For the second time in two weeks, important US crop data
caught investors, as the expression goes, leaning the wrong way.
Funds had prepared for the US Department of Agriculture's
monthly Wasde crop report by reducing hefty net long positions in corn and soybeans (and to a lesser extent wheat), depressing prices of the row crops well below summer record
Some of the expectations being their positioning proved justified,
including a larger-than-expected upgrade by the USDA to its estimate for the
domestic soybean crop.
If the yield figure did not live up to the hopes of many investors,
the extra 1.1m acres of the oilseed that was factored in, with spring sowings
beating forecasts, certainly did.
The trouble was that the USDA lifted its estimate for
consumption sharply too – an upgrade which could hardly be called rash when the
country has, a little over one month into 2012-13, already received orders
covering more than 80% of soybean shipments it is expecting for the full year.
"Changes to the soybean balance sheet were bullish were
offset by higher demand expectations," Rabobank said.
Wasde soybean data, change on last and (on market expectations)
Planted acres: 77.2m acres, +1.1m acres
Harvested acres: 75.7, acres, +1.1m acres, (+1.1m acres)
Yield: 37.8 bushels per acre, +2.5 bushels per acre, (+0.8 bushels per acre)
Production: 2.860bn bushels, +26m bushels, (+101m bushels)
End-stocks: 130m bushels, +15m bushels, (-4m bushels)
"While we do not expect this report to push Chicago soybean
price to new highs, we do view it as confirmation of a still-very-tight supply
Chicago soybeans for November indeed closed higher, up 1.7%
at $15.48 ½ a bushel, if well off their high of $15.68 a bushel.
Notably, the rise also took the lot back above its 100-day
moving average, leaving at only one night its sojurn below the line, and eroding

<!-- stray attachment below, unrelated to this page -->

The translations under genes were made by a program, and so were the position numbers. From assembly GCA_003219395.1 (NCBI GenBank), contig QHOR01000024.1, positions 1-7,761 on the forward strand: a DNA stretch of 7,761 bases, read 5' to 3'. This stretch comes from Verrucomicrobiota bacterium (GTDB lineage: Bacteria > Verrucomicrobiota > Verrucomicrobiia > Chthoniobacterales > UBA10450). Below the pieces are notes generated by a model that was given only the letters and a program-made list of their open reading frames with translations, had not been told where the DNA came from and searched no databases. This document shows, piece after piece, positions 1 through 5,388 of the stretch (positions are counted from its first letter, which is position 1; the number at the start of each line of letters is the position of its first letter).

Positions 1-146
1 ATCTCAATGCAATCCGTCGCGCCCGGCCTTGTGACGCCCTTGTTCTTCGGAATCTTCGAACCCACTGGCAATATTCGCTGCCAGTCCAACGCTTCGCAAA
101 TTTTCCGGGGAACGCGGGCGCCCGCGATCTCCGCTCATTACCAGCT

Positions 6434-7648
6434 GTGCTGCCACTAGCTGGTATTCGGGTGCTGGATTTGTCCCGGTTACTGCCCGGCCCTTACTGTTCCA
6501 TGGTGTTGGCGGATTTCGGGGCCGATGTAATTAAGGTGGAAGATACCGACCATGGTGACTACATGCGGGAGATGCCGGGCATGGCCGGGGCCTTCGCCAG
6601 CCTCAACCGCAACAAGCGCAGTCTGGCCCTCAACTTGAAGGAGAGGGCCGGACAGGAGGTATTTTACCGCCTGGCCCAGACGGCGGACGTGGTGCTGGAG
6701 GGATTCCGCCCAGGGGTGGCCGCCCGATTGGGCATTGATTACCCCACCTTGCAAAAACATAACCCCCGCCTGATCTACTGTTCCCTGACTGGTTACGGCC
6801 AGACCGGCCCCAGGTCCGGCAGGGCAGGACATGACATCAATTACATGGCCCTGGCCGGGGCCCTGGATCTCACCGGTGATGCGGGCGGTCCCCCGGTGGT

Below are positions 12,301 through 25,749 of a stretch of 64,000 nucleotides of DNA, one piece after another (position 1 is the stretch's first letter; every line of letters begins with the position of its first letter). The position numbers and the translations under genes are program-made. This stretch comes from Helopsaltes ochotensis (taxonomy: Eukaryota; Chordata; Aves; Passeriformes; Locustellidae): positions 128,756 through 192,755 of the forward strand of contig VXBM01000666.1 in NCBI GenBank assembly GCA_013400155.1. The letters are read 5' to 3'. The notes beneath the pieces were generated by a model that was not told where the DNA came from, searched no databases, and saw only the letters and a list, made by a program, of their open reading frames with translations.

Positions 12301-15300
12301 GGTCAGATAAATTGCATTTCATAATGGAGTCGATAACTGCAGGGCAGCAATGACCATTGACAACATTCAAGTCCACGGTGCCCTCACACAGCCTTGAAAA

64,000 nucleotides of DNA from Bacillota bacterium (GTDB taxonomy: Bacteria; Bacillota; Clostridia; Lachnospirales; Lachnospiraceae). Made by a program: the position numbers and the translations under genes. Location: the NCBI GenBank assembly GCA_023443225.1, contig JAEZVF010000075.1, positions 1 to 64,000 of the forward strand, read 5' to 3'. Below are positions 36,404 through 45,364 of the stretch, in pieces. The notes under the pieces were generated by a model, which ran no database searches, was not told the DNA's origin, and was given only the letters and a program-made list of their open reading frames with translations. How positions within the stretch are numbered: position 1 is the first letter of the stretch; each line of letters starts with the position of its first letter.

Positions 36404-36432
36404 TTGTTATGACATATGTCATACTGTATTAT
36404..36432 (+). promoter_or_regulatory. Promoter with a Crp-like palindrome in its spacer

a negative technical signal.
Corn stocks shrink
If funds were looking for any succour from corn, here they
had even less luck.
The USDA downgraded its estimate for year-end stocks of the
grain even thinner than the market had thought, to 618m bushels.
While the harvest was put just above market consensus, the
USDA baulked at cutting its estimate for domestic feed use of corn, already at
a 35-year low, if cutting its forecast for exports to a 38-year low.
And even this balance sheet included a figure for
abandonment of acres to drought at less than 10%, a proportion many analysts
questioned given a crop tested by the worst US drought since 1956.
"This is not down even one percentage point from the number
of a year ago," Darrell Holaday at Country Futures said.
'Corn has retaken the
So the report was termed "bullish" for corn among all the brokers
Agrimoney.com was in contact with, and as highlighted by a 4.9% leap to $7.73 ¼
a bushel in the price of Chicago's December contract.
(The lot came, at its intraday high of $7.76 a bushel,
within 1 cent of hitting the maximum rise allowed in a day.)
Wasde corn data, change on last and (on market expectations)
Planted acres: 96.9m acres, +0.5m acres
Harvested acres: 87.7, acres, +0.3m acres, (+1.56m acres)
Yield: 122.0 bushels per acre, -0.8 bushels per acre, (-0.88 bushels per acre)
Production: 10.706bn bushels, -21m bushels, (+105m bushels)
End-stocks: 619m bushels, -112m bushels, (-39m bushels)
"Corn has retaken the reins and is upside leader of the ag
complex as the market needs to do a lot of demand rationing over the next 11
months," Benson Quinn Commodities said.
That said, Societe Generale, which has been one of the more
bearish commentators on grains, was less upbeat, saying that "we would be